Lifestyle

“My Hiller Challenge”: Part 2, Doing Hard Things

February 6, 2024 by
Credit: VNDK8 Equipment Company, instagram.com/vndk8/
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My year-long “Hiller Challenge” started on January 8, 2024.

During that very first week, I found myself immersed in deep reflection. I felt a horrible pang of hypocrisy. 

I had always motivated my team and those I coached to tackle challenging tasks, to “do hard things,” and to embrace the discomfort that comes with bravery. Yet, I wasn’t living up to my own advice, and I certainly wasn’t walking the talk.

I was constantly hiding, seldom attending events, and meticulously curating the images that graced my social media. I suspect this behavior was born out of embarrassment and shame, as I had not yet achieved the progress I consistently assured everyone was attainable. 

I knew it was time to step up and become the example I had failed to be.

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I had never bared myself like this before. I sobbed for 30 minutes before making that post. 

I couldn’t think of anything else I would rather avoid, but astonishingly, the moment I hit send and knew the post was live for all to see, it brought an immediate sense of peace. I realized I had been my own roadblock. 

That was all on me.

I was also wrestling with feelings of hypocrisy when it came to Andrew Hiller

I had previously decided that I didn’t like him, perhaps due to the seemingly overly (at least to me) aggressive demeanor that came across in those videos. Yet, I always urged others not to judge anyone until they actually spent time with that person. 

Our Working with Larger Bodies seminar talks extensively about the pitfalls of making assumptions about people. It felt like I was facing the same assignment I had tasked my class with.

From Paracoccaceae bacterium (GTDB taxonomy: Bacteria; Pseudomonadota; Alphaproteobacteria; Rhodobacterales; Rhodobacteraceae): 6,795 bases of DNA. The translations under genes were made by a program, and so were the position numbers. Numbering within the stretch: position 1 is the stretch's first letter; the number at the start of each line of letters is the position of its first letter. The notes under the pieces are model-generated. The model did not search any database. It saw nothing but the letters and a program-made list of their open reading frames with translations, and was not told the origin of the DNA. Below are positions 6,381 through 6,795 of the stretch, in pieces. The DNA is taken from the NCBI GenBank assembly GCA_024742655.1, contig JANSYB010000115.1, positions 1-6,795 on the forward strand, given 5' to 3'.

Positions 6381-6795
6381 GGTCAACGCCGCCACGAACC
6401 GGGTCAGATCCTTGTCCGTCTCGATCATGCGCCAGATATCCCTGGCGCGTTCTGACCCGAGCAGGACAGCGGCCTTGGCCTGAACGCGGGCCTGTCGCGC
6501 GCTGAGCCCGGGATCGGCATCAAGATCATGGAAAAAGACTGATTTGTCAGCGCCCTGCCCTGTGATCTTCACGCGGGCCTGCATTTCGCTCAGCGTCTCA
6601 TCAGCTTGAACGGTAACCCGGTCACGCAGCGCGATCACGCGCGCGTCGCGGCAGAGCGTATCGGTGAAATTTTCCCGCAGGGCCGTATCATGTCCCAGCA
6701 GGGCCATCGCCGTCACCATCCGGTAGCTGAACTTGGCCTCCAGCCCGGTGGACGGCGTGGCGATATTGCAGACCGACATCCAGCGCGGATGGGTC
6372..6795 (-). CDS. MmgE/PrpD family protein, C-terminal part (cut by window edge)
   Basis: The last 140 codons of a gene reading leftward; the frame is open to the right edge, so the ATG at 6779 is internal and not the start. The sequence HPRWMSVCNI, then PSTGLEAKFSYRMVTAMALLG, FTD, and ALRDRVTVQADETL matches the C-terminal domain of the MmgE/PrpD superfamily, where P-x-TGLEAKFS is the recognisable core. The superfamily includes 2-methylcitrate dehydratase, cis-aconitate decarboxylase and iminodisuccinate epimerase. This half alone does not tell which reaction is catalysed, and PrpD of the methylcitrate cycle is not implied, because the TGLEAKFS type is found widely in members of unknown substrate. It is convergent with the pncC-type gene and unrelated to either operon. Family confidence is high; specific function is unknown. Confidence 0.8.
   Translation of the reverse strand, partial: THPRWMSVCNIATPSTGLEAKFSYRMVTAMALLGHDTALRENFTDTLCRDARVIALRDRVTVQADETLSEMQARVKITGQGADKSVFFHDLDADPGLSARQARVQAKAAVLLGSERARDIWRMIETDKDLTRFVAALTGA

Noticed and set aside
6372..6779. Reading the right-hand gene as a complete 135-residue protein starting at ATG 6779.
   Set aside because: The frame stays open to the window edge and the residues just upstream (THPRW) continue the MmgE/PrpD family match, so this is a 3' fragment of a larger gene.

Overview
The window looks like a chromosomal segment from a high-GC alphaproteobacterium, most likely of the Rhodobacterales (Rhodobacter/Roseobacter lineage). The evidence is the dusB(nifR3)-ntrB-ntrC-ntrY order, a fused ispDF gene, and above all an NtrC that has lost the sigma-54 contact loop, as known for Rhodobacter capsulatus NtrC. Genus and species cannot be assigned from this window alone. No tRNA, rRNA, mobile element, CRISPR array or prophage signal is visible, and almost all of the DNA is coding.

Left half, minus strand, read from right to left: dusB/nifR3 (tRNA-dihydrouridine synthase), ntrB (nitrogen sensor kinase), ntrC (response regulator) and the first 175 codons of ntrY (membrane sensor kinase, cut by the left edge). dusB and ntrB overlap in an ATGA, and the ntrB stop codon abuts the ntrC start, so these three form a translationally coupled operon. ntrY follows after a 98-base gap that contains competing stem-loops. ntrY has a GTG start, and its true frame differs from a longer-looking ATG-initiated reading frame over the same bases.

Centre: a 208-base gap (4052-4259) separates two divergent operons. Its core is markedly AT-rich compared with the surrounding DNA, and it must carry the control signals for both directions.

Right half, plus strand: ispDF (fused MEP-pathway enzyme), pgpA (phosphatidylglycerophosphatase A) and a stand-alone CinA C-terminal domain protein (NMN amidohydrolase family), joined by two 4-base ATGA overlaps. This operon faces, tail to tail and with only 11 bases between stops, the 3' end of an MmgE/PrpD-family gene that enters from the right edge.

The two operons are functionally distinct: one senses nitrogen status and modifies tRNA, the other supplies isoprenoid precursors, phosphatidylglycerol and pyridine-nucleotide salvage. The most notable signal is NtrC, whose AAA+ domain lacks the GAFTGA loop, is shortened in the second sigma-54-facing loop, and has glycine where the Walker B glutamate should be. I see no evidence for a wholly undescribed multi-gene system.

Truth be told, I was reluctant to move forward. However, I made the conscious decision to revisit a few more of those Hiller videos I strongly disliked. 

After rewatching at least three of them, I found myself at a loss to pinpoint exactly what had bothered me so profoundly. Why had these videos unsettled me so much the first time around? 

There were moments when I even found myself chuckling. I realized that I had overlooked the broader message during my initial viewing.

When it comes to understanding people, we’re often as clueless as a bat in daylight. We interact not with the person but with our perception of them, which is pretty unreliable.

People sometimes say “I’ll believe it when I see it,” but that’s not really how it works. We see what we want to believe.

And we’re quick to label and place people in “boxes” based on superficial clues, like an aggressive tone or loud edited scenes with dancing eyebrows. 

We’re all actors, trying to control how others perceive us, sometimes unintentionally emphasizing certain attributes over others. 

In the end, we rarely show our true selves to anyone. So, next time you think you’ve got someone figured out, remember this: people aren’t boxes. And the boxes we put them in? They’re often as accurate as a weather forecast.

Sometimes our mindset and mental wellness victories are our biggest gains.  

The journey so far:

Day #: 28

Victories:

  • After a grueling six-year marathon since double knee replacement, I finally landed my first lunge.
  • I’ve shed 22 pounds, my clothes are beginning to feel loose, and my cheeks? Perpetually painted rosey.
  • My confidence is growing, and I’ve rekindled the flame of my “why.” After being in a rut for what felt like an eternity, it’s exhilarating to be building momentum!

Lessons:

  • We know so little about each other, yet we’re quick to form opinions. And yes, I confess, I’m guilty of it too.
  • It’s impossible to be everyone’s cup of tea. I myself might just be the villain in someone else’s narrative.
  • Let’s toss the rulebook out the window, shall we? When it comes to meals, there’s no such thing as a playbook. Breakfast? It doesn’t have to be a yawn-inducing parade of eggs or oatmeal.

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